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2 March, 2021

Direct-drive cooling system handles 8m fans

08 January, 2011

Baldor has extended its novel direct-drive technology for controlling cooling tower fans to higher power ratings for large applications.

The technology, originally announced in 2009, eliminates the gearboxes and right-angled couplings of conventional cooling tower fan drives to save energy, improve reliability, and cut noise levels. A permanent magnet (PM) motor is used to increase efficiency dramatically, allowing a much smaller motor to fit into the space occupied by the gearbox of conventional systems.

Baldor says that the new technology is already changing the way that cooling tower fans for commercial buildings are designed. Originally the system was available in ratings from 7–145kW, for driving fans with diameters from 2.1–5.5m. The range now includes 26 models rated up to 187kW, with torque ratings up to 13.5kN, capable of driving fans up to 8m in diameter.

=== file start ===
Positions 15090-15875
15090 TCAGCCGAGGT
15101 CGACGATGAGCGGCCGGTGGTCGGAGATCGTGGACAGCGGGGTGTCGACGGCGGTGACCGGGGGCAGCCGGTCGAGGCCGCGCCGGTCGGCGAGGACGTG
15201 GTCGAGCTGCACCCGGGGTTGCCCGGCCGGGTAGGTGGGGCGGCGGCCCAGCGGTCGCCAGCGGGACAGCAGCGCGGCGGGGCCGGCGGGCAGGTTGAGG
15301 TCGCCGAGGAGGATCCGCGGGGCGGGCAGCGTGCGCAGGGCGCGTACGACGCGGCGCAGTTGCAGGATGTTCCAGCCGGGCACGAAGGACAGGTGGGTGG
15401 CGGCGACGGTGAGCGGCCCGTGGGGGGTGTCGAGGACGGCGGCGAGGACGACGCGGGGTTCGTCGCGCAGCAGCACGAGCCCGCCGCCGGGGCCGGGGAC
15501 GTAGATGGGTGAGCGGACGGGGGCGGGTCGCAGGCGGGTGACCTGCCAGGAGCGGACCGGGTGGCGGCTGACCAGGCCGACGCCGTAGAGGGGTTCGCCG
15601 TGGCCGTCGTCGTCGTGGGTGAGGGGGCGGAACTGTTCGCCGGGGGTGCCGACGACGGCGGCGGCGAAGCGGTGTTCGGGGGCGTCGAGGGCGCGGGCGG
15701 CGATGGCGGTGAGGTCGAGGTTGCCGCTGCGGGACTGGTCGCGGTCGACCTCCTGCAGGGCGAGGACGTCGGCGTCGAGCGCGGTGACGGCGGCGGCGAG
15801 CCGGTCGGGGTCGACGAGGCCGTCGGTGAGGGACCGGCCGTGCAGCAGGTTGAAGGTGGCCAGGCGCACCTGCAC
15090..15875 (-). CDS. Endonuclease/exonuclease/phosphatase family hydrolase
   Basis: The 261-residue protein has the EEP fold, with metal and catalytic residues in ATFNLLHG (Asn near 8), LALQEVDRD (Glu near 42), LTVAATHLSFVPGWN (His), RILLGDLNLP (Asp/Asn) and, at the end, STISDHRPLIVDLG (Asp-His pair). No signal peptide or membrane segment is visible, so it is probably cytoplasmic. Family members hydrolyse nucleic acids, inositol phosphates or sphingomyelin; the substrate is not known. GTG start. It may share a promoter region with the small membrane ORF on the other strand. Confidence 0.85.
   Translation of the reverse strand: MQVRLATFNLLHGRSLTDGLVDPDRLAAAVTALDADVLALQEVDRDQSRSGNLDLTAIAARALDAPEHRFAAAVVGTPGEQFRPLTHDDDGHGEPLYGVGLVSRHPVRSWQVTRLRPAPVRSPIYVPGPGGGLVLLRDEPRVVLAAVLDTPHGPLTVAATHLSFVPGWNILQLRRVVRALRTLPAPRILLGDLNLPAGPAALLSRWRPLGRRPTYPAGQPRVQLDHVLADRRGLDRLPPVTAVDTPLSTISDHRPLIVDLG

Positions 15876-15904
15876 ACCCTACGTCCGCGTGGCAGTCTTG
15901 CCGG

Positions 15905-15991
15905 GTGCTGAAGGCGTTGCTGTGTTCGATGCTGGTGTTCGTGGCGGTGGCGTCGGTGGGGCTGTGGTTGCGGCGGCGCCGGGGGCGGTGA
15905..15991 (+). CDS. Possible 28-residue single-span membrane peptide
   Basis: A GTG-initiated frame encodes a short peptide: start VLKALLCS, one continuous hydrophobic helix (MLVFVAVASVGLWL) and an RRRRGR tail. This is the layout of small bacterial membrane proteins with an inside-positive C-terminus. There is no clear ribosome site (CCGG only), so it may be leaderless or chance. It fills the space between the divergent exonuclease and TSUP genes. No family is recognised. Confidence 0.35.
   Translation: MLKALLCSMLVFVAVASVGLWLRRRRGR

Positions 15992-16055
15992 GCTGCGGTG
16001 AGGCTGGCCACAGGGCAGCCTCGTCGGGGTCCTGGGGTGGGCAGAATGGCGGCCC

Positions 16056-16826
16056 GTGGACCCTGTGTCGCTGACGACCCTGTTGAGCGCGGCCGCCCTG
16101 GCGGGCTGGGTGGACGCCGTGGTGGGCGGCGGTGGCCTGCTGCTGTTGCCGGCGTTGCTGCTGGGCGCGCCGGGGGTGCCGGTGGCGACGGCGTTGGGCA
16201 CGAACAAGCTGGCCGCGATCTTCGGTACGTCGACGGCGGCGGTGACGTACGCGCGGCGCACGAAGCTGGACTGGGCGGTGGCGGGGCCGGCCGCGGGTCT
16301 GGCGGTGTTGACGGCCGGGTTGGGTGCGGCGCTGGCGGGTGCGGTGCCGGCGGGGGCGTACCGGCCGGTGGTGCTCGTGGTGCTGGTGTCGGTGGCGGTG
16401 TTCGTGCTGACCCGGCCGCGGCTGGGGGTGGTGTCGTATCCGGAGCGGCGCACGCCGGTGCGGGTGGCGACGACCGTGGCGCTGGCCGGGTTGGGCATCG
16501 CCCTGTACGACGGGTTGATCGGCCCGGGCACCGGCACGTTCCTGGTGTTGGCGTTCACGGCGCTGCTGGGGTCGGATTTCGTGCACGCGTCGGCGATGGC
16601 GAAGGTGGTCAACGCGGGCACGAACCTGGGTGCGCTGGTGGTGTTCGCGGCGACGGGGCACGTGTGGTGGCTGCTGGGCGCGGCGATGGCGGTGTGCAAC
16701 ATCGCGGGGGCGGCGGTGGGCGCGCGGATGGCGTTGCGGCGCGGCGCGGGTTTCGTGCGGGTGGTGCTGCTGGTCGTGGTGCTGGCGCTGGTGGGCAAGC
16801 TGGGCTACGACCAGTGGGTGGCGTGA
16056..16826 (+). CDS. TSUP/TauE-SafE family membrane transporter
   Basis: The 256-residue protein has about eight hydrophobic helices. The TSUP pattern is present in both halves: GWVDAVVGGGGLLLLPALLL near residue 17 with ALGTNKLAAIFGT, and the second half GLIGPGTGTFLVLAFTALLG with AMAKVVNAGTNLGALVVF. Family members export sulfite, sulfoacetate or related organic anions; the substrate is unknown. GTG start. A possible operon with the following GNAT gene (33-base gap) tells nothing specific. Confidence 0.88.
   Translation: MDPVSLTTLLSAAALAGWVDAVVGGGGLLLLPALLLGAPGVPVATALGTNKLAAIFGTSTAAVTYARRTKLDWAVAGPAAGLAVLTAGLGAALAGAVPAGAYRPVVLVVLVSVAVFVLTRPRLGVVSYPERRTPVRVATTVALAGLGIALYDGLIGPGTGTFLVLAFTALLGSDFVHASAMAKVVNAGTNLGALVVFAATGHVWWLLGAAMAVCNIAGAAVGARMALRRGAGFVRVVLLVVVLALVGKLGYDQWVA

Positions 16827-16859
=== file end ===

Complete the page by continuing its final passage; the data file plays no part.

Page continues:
Cooling tower fans have traditionally been driven by AC induction motors, via disc couplings and right-angle gearboxes. The high-speed gearboxes need regular inspection and maintenance, while misalignments can cause vibration, wear and noise. The complex power transmission system introduces significant energy losses.

The new approach provides a direct slow-speed drive for the fans, combined with variable speed control. The number of moving parts is minimised, improving reliability and efficiency, while cutting system costs. The interior permanent magnet synchronous motors are much more efficient and the fan can be operated at reduced speeds when not on peak loads. The direct drive also cuts noise levels and eliminates the risk of the cooling water being contaminated by leaking gearboxes.

A specially developed speed control algorithm provides sensorless control of the PM motor, optimised to manage the large inertia of the fan, with a low starting current.

Before its launch, the new drive system was compared with a conventional cooling tower fan drive, in a building with two identical cooling towers housing 5.5m fans. Independently verified power measurements showed that direct-drive arrangement cut the input power by about 13% when running at full load.

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